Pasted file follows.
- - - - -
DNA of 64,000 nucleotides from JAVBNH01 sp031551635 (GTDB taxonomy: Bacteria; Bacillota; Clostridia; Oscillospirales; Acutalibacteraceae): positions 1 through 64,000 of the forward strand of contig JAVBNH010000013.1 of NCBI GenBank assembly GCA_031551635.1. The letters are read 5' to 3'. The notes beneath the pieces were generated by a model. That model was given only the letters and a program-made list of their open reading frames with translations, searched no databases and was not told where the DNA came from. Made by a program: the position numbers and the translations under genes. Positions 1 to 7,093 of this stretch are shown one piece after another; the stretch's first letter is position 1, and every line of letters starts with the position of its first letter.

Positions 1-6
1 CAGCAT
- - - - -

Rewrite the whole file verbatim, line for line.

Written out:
DNA of 64,000 nucleotides from JAVBNH01 sp031551635 (GTDB taxonomy: Bacteria; Bacillota; Clostridia; Oscillospirales; Acutalibacteraceae): positions 1 through 64,000 of the forward strand of contig JAVBNH010000013.1 of NCBI GenBank assembly GCA_031551635.1. The letters are read 5' to 3'. The notes beneath the pieces were generated by a model. That model was given only the letters and a program-made list of their open reading frames with translations, searched no databases and was not told where the DNA came from. Made by a program: the position numbers and the translations under genes. Positions 1 to 7,093 of this stretch are shown one piece after another; the stretch's first letter is position 1, and every line of letters starts with the position of its first letter.

Positions 1-6
1 CAGCAT